Nuclear-power shake-up

Judge rules that PG&E cannot pass costs of relicensing Diablo Canyon on to ratepayers. Meanwhile, the plant’s seismic vulnerability remains uncertain.


California may be one step closer to becoming a nuclear-free state.

Last month, a California Public Utilities Commission judge ruled that PG&E may not use ratepayer funds to finance the mandatory federal relicensing process of the Diablo Canyon Power Plant. The operating licenses for the two reactors at Diablo Canyon will expire in 2024 and 2025.

Because relicensing is a time-consuming and costly process, the utility had hoped to shift it entirely onto customer’s bills. The cost to renew the power plant for another 20 years would be $80 million.

Two years ago, the Alliance for Nuclear Responsibility filed suit against PG&E, which pointed out that the utility was flouting a 2006 law that directs the California Energy Commission to assess a nuclear-power plant’s vulnerability to disaster due to a major seismic event or plant aging. But these seismic studies will not be complete until 2015, so PG&E must now effectively abandon the option of passing the buck on to ratepayers.

“PG&E has known all along what our state expected them to do, and has flaunted those orders, wasting time and money in the process,” said Rochelle Becker of A4NR.

Becker says that it should already be known by now if Diablo Canyon’s seismic footing is secure. “Instead, it took the unavoidable public scrutiny that arose after PG&E’s San Bruno explosion and the Fukushima Daiichi meltdowns to shed light on their inaction,” Becker noted.

The threat posed by earthquakes and tsunamis was made obvious by the Fukushima disaster in March 2011, when a magnitude-9 quake occurred some 40 miles off the coast of Japan caused a massive tsunami. The towering waves broke the nuclear-power reactors’ connection to the power grid, causing them to overheat. Three of the reactors experienced full meltdown.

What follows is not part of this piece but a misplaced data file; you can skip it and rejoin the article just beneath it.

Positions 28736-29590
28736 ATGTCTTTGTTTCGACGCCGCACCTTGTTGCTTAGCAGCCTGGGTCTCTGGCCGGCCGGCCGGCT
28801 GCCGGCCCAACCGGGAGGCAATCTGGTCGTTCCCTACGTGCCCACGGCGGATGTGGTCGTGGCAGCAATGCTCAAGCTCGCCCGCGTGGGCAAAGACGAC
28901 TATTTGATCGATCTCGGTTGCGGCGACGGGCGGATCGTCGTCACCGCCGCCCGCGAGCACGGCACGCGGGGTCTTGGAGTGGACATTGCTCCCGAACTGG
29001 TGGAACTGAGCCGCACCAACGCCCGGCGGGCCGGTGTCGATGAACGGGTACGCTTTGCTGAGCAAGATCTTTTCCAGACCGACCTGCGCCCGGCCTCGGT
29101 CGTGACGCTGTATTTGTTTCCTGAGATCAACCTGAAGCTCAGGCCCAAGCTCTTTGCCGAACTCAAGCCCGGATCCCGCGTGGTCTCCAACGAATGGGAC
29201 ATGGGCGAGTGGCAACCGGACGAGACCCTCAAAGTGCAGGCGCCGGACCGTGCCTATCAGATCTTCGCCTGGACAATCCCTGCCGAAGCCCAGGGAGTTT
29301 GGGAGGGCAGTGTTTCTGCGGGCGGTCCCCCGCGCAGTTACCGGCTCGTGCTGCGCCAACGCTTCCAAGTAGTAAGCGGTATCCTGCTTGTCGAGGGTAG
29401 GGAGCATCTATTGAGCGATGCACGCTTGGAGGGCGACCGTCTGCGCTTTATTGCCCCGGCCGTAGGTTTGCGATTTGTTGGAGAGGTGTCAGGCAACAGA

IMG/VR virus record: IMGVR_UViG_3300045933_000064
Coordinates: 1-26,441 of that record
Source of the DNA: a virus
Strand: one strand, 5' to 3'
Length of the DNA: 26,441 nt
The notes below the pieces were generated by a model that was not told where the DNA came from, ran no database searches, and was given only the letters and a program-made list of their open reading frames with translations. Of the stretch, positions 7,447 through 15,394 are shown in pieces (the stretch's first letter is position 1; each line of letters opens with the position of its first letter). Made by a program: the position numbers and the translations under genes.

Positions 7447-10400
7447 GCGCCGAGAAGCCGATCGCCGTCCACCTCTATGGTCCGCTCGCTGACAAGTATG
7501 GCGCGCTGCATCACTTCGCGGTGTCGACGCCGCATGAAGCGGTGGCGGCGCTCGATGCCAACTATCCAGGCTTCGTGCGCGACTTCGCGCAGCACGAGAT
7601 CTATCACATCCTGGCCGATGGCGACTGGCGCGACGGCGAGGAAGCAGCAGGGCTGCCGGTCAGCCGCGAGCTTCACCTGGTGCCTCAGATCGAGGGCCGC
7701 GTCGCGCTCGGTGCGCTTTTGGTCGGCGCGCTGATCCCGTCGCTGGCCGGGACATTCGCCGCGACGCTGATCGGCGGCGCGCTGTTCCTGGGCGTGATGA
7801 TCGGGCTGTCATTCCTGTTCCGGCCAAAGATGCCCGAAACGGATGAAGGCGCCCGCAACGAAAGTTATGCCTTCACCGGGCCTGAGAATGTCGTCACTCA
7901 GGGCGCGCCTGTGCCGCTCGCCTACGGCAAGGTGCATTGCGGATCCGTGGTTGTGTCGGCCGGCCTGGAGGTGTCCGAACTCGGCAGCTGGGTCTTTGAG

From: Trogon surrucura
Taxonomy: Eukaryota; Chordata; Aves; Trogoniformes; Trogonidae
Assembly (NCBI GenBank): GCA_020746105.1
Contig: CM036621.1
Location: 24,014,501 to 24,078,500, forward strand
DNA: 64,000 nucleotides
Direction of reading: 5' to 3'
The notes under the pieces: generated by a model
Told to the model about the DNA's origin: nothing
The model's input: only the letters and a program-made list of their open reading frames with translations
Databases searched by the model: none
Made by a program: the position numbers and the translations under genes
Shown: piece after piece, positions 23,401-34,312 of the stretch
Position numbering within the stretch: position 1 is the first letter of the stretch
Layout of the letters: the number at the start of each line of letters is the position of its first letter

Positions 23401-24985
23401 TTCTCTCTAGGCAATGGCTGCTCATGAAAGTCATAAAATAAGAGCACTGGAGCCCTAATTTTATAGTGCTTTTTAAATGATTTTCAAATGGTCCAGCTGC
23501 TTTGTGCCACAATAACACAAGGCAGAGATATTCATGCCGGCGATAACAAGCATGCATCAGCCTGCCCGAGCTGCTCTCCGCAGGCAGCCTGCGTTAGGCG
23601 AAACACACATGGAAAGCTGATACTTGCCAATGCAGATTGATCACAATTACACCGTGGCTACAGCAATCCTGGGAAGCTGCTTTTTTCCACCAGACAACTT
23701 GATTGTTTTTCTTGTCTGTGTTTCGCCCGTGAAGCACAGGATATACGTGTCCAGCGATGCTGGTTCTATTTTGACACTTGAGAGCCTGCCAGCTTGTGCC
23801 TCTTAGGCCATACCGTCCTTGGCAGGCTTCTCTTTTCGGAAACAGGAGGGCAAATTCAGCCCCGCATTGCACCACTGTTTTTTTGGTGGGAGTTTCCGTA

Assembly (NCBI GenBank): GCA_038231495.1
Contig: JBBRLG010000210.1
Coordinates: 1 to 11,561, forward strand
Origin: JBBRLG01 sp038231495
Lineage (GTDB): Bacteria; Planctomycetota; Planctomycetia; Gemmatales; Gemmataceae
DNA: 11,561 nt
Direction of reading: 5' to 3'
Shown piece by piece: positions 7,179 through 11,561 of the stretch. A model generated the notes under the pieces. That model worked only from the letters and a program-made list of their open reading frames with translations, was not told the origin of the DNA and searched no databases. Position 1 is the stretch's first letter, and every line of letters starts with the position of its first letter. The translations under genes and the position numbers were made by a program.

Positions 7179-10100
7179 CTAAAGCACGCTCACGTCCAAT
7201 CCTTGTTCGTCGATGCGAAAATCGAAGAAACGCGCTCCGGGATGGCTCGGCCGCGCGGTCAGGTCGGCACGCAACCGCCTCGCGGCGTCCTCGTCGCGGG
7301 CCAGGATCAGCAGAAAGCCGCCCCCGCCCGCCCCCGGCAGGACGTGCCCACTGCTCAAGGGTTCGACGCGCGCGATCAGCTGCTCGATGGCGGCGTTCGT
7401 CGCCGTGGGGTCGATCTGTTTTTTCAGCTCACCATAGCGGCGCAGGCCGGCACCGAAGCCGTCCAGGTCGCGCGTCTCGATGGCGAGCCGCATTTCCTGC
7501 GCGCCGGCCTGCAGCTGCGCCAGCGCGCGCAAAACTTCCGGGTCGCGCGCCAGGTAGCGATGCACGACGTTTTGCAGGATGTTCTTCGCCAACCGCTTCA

Authorities now predict it will take 40 years to “clean up” the plant, a disaster that must permanently be managed, costing Japan many hundreds of billions of dollars.

The issue of seismic risk at Diablo Canyon is just as much about economic security as it is about public safety, said David Weisman, the outreach coordinator of A4NR.

“When the CPUC granted PG&E their original funding permit in 1967, nobody checked or verified the seismic assertions made by PG&E or the Nuclear Regulatory Commission.”

He said that, as a result of this lack of oversight, “ratepayers later forked over billions of dollars for costly seismic retrofit blunders at the reactors.”

“We can’t afford that again,” Weisman said.

A4NR is opposing PG&E’s application with the CPUC to recover costs for its seismic studies, which could be anywhere from $18 million to $64 million. PG&E also will have to pay more to ensure that water emitted into the ocean by the plant is cool enough.

What’s known today is that one fault capable of delivering a magnitude-7.5 quake sits 2.5 miles offshore of Diablo Canyon. Experts, however, have argued for years that the Hosgri Fault is no danger, even though it was discovered well after Diablo Canyon’s permitting and the start of construction.

Another fault, the Shoreline Fault, was also discovered in 2008 just a mile offshore from the power plant.